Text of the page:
In our hyper-digitalized world, writing original content is a serious challenge. We’ve seen everything – amuse us if you can. Readers are more demanding today, but let’s face it: writers don’t use just pen and paper. There’s a wide range of tools that help you create content, be it a technical blog post or a fantasy story.
And while we have a number of tools to help us write, the challenges authors face are still multiple. Writer’s block, fear of the blank page, self-doubt, low pay – writers have always struggled with these issues. On top of it all, modern writers suffer from fierce competition. According to Statista, in 2018, there were over 45.2 thousand writers and authors working in the United States. Originality is another concern: whether you write a thesis or a thriller, you need a fresh idea or a brand-new way to present an old one. Fortunately, these seven go-to apps are out there for writers.
Top Tools For Writers
It’s a handy tool for writers, students, translators, or journalists geared toward longer projects. Scrivener helps authors organize parts of their research, text excerpts, notes, and references into one neat document with easily accessible sections. With this tool, you can start writing from chapter 3, hop to the final scene, add juicy details to the part you wrote yesterday, and then jump back to the beginning. Split your text in a convenient way, write whatever comes into your head at the moment – and patch pieces together with simple drag-and-drop.
This service helps you weed out sentence bloat, redundant adverbs, and overly complicated words. Hemingway will analyze your text and highlight places where you can tighten your writing or split super-long sentences into easy-to-read chunks. It also scores your text for readability. This tool will be a good find for anyone writing for the general public.
Unicheck is a valuable tool for academic writing. It checks texts for plagiarism and cheating, verifies authorship, and corrects erroneous quotations. This plagiarism checker for writers comes with Emma, an AI-based authorship verification assistant. Feed several texts by one author to Emma, and it will verify authorship by analyzing the author’s writing style. A life-saver for teachers checking dozens of texts for plagiarism, Unicheck promotes high-quality writing and careful referencing. It is essential for any writer to check references and quotations in his or her text and eliminate the possibility of authorship violation.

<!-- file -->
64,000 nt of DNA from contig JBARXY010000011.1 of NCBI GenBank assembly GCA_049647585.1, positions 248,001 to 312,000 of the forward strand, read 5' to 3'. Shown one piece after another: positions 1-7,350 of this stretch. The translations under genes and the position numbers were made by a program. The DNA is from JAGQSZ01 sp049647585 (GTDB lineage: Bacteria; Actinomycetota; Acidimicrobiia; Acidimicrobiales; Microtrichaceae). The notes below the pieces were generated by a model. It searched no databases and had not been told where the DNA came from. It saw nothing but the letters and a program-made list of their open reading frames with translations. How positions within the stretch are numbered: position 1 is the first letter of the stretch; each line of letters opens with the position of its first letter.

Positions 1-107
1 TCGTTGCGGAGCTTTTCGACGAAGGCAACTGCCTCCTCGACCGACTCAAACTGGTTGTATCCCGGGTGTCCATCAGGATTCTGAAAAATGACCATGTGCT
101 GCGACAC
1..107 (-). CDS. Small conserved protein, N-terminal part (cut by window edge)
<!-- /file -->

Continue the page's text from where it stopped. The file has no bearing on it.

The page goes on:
Thesaurus is an essential tool for writers helping them replace overused words like “main,” “good,” “great,” and other catch-alls in their texts with fresh alternatives. It also provides definitions and antonyms to the terms typed in the search field. Fun words and writing prompts come as a bonus.
Ideas love to come to you when you’re on a treadmill at the gym, or in a supermarket queue when you have nothing at hand to catch them. It’s not that comfortable to jot your ideas down in your smartphone, so Dragon makes voice notes – with 99% recognition accuracy. A cloud-based mobile solution, Dragon has no word limit, allows you to format, edit and share texts, synchronizes with the desktop version, and works both on Android and iOS.
Even top professionals make typos or stylistic slips. Grammarly is the perfect tool to check your writing for grammar, punctuation, and style. After spending a long time writing, you can easily miss poor phrasing or repetitions in your text, as it becomes all too familiar. Choose your target audience, level of formality, and tone – and this app will suggest phrasing that will be a good match.
Writing fiction, you want to omit overused phrases and give your text a fresh twist. Cliche Finder is a free tool that identifies cliches overrunning your writing. Journalists, translators, and fiction writers should fight cliches with all their might. The Cliche Finder app is a powerful weapon for this.
Any Cons In Using Tech For Writing?
Writing tools do have some drawbacks. To get on board of Scrivener, you have to study a lengthy tutorial – the app is feature-heavy. Another con – it works better in macOS and lacks some functions in Windows. A thesaurus might be a no-no for authors who argue that writing should flow naturally from the creative subconscious, and looking up words is off-limits. Tools scoring readability can be harmful since they evaluate your text according to formal requirements, thereby dumping individual style down the drain. Grammarly sometimes overlooks mistakes or tends to overcorrect highlighting every single use of passive voice, for instance.
The Bottom Line
There’s no silver bullet – your best bet would be to strike a balance between using tech and relying on your sense of style. Writing is still a human prerogative, and it will be years before AI can come even close to what contemporary authors create. All you could do to win your reader is to write your guts out, watch your grammar, use a plagiarism checker – and impress today’s pampered audience with your style and originality.